United States Steel

U.S. Steel sure showed its doubters. The biggest integrated steelmaker headquartered in the U.S. came out of a five-year slump to post record revenues and profits in 2004 and 2005 as steel prices soared. It did so again in 2006, even as metal prices weakened, with net income leaping 50%. Moreover, the Pittsburgh company paid down almost $600 million in debt, doubled its dividend, and contributed $190 million to its already overfunded pension plans. U.S. Steel managed it all by curtailing domestic output to keep prices from deteriorating and by cranking up its low-cost mills in Central Europe, where demand for steel was stronger. The payback for investors: a 52% jump in its share price in 2006. CEO John Surma has watched the stock rise even higher since then, lifted as well by Wall Street wagering that U.S. Steel might get gobbled up by even larger foreign competitors as the global industry consolidates.

Overall Grade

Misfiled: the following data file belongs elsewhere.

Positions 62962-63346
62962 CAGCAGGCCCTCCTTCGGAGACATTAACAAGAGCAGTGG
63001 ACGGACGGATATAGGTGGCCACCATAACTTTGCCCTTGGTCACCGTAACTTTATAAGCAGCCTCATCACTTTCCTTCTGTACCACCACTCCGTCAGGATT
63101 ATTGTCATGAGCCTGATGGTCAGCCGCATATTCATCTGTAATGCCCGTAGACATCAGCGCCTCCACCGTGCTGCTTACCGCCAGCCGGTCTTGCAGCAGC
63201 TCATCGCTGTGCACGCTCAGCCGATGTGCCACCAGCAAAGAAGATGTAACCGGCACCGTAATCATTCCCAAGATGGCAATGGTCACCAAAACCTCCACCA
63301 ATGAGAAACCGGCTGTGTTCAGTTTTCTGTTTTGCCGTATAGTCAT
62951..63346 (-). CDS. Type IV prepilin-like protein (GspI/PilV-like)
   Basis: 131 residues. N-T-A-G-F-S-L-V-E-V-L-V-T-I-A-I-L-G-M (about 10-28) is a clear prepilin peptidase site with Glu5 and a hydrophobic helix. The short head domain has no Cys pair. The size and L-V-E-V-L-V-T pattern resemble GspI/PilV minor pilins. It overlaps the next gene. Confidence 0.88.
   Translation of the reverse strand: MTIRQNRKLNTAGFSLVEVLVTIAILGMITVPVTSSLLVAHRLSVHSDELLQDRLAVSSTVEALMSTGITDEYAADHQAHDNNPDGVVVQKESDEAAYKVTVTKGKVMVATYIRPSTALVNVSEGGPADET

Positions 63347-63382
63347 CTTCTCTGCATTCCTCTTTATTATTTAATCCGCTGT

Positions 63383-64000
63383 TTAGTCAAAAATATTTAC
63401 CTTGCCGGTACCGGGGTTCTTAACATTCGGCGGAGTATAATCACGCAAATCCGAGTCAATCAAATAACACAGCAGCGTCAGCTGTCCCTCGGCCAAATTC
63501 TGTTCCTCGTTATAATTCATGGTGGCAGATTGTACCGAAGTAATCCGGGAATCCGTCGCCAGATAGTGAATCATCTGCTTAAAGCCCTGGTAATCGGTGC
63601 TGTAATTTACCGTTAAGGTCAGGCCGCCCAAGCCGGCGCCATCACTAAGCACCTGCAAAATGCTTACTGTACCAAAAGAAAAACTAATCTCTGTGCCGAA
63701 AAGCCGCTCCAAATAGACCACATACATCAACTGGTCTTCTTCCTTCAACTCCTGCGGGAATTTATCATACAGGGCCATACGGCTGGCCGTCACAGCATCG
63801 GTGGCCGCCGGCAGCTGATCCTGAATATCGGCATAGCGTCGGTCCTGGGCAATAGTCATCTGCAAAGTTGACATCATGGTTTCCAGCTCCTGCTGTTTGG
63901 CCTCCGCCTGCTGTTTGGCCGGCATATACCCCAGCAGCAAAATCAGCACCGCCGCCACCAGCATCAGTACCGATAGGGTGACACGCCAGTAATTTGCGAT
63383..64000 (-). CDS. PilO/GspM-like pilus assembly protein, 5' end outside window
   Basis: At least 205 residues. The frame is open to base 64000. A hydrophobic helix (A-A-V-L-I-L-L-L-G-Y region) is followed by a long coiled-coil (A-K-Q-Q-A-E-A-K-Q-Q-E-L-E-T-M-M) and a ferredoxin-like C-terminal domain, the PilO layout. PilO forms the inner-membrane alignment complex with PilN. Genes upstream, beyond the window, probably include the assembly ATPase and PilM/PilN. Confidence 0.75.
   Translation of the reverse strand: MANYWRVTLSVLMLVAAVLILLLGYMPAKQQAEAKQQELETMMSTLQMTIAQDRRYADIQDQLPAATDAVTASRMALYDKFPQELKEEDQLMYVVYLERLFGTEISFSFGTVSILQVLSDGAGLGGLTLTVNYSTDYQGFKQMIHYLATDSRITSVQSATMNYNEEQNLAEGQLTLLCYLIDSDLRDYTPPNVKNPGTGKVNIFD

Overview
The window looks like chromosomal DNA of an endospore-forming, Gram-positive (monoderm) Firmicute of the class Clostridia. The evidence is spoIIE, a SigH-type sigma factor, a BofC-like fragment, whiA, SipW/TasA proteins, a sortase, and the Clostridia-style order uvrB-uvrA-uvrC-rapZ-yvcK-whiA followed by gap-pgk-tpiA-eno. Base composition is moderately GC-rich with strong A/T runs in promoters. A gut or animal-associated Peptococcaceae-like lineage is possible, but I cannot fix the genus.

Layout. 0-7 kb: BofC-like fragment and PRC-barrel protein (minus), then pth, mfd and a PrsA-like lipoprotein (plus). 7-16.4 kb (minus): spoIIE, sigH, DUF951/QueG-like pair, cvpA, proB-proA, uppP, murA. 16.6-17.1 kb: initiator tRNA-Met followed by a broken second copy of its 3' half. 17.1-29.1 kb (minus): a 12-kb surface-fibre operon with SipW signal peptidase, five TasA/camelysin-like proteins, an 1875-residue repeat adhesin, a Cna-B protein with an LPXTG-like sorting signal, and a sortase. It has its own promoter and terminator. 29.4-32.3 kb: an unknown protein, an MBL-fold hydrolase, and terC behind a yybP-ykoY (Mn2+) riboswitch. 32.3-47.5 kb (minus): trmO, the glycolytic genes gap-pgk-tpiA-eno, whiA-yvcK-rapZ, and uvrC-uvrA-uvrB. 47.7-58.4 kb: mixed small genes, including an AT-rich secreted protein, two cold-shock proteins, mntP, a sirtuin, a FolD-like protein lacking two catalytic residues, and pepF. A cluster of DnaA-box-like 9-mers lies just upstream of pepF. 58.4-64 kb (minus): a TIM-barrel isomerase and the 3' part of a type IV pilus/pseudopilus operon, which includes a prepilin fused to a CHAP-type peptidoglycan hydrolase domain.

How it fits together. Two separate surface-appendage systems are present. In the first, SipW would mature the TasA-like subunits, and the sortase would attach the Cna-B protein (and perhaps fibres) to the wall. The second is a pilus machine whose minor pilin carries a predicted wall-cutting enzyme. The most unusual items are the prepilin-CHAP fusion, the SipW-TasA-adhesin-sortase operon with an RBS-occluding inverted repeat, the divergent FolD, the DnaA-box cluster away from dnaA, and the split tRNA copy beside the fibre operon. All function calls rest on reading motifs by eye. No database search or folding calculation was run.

Market Data


Market Value

$10.5 Billion




Sales Growth Rate**



12-Month Sales

$15.7 Billion

12-Month Net Income

$1.4 Billion

Total Return Past 12 Months


Past 36 Months


Economic SectorMaterials
The overall sector letter grade reflects how the weighted average of the return on income, or return on equity, and sales growth grades compare with others in the same sector. For the overall grade as well as the ROE/ROI and sales growth grades, an "A" places a company in the top 7% of its sector and an "A-" in the top 14% of the sector. The actual ranking was done using the underlying numerical measures. Grades are for information only.
* For nonfinancial companies, three-year average pretax operating profit before interest and special items as a percentage of average invested capital. For financial companies, pretax profits as a percentage of average shareholder's equity.
*Three-year average annual sales growth based on the most recently reported 36 months, calculated using the least-squares method.

John P. Surma Jr.

John P. Surma Jr., 52

CEO since 2004

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Data as of 2/28/07 provided by Standard & Poor's Compustat